Tags

, , , ,

Image

It’s good to know you’re not alone. Solidarity can often relieve pain.

One of my dearest girlfriends came up from Los Angeles this weekend. It had been a long time and we had both recently experienced devastating heartbreaks. While I don’t wish that kind of pain on anyone—especially one I love so much—it certainly helps to share it. A person who understands so completely can offer support and insight in a way no one else can.

We had plans to celebrate Halloween but then never left the house, we were so engrossed in conversation and so relieved to be understood. As the cocktails flowed, a true healing happened. We came to realize that in addition to the pain of rejection and lost love, we had a pride of growth and evolution. We had both been brave enough to take a risk, hearts wide open to possibility. We’d gone “all in” for love, whether our prospective partners could offer the same…or not, as it turned out. We congratulated each other on showing up and being boldly honest…and for simply surviving the experience. That’s something neither one of us could see on our own but that, held up as a reflection for each other, offered a new perspective.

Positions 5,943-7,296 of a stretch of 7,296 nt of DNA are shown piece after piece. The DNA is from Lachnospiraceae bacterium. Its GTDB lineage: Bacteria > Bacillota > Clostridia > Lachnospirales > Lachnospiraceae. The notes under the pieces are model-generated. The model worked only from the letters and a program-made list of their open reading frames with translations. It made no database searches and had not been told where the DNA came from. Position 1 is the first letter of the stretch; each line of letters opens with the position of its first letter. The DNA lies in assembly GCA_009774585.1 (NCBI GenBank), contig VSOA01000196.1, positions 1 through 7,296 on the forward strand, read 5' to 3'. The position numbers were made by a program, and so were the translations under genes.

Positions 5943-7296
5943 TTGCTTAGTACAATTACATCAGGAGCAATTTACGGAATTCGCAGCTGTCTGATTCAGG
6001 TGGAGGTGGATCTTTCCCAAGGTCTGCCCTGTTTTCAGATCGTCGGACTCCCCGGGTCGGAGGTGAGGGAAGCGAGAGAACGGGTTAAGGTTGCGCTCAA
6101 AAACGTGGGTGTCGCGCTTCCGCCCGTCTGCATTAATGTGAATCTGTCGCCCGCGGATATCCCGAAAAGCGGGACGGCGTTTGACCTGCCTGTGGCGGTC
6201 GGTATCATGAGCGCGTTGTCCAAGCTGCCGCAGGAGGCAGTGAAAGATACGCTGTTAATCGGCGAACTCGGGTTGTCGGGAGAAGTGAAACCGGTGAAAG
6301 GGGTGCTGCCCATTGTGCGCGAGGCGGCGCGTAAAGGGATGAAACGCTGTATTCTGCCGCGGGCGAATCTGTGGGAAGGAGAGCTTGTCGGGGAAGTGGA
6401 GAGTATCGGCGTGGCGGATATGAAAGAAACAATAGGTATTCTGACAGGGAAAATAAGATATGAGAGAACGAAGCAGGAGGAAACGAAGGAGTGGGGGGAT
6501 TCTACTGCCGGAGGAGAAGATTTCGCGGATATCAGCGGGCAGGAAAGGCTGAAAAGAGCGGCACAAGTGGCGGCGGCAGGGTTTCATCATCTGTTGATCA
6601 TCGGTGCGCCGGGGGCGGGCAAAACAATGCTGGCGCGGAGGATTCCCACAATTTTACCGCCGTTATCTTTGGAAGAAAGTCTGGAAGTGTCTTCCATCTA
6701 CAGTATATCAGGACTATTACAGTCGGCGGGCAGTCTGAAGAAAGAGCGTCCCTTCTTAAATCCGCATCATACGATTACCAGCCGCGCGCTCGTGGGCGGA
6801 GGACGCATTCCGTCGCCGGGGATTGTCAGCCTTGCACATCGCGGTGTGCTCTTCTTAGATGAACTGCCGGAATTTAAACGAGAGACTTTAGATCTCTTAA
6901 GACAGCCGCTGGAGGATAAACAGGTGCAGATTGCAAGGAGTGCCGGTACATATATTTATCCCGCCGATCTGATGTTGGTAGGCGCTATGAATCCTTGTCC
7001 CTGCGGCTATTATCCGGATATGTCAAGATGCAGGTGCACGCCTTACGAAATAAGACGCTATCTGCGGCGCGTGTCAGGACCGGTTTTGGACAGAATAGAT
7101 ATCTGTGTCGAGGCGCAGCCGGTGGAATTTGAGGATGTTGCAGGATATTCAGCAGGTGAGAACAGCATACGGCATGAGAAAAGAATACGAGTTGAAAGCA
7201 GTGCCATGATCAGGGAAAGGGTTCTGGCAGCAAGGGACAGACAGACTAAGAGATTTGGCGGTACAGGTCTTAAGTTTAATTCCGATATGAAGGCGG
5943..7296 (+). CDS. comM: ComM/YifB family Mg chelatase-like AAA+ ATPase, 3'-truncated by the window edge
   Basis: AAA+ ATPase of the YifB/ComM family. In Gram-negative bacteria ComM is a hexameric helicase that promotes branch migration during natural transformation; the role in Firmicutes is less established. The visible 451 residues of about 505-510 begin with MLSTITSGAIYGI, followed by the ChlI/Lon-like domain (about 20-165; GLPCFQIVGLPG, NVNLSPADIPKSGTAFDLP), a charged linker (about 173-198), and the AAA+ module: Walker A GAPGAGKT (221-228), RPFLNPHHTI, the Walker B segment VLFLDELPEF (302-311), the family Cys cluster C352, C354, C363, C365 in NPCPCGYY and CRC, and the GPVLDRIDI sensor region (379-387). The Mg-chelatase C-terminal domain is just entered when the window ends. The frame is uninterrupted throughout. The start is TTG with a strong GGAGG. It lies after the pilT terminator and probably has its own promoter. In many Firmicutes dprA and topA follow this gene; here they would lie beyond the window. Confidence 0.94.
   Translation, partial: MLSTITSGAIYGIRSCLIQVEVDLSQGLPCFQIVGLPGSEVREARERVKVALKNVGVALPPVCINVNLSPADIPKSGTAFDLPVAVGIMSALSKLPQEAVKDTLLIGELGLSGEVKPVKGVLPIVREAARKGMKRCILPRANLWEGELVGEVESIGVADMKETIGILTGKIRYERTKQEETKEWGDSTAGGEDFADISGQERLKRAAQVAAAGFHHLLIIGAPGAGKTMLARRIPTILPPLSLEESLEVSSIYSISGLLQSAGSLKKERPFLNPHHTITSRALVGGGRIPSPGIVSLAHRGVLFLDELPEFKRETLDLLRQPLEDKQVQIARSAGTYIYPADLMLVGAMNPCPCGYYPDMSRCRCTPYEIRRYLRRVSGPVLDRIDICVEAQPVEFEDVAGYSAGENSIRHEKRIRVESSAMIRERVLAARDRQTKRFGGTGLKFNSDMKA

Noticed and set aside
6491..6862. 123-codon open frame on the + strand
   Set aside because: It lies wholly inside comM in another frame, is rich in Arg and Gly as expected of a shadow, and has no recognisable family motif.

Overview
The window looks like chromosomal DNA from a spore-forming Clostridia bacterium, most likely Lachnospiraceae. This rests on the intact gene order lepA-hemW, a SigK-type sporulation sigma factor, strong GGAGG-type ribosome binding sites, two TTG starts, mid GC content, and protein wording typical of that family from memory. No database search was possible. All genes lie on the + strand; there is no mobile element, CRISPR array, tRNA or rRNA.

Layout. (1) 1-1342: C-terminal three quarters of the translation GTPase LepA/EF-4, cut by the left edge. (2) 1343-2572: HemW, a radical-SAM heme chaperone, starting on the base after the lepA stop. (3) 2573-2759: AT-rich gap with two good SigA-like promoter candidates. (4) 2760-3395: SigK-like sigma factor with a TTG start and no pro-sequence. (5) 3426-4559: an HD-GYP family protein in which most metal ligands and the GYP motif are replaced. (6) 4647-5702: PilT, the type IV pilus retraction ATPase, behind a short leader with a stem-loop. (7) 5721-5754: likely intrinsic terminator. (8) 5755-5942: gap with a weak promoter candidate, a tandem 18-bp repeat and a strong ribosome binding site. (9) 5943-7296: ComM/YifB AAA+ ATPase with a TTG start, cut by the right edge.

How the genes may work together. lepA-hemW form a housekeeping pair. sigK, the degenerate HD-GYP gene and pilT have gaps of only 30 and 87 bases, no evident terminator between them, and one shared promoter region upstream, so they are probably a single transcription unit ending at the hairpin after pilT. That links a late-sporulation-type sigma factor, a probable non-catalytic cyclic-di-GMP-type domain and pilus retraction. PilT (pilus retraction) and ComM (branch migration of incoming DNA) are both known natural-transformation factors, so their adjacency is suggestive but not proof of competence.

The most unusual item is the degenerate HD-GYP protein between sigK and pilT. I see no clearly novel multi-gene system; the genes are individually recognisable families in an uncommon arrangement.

I have a blog follower to thank for this week’s photograph. Kaz alerted me to the one-page spread in a 1929 issue of French Vogue magazine for sale online. In it, Silky models two lovely couture evening gowns by a popular designer of the day, Norman Hartnell.

Silky married Lord Ashley in 1927, most likely for prestige and title, though perhaps she was fond of him in the beginning. But she married for true love the second time to Douglas Fairbanks after waiting three uncertain years as his mistress. I must admit that Silky was far braver and more open-hearted than either me or my girlfriend can claim to have been.  A toast to the moxy we women muster in the name of love and to Silky’s tenacity…a well as her inimitable style!

Advertisements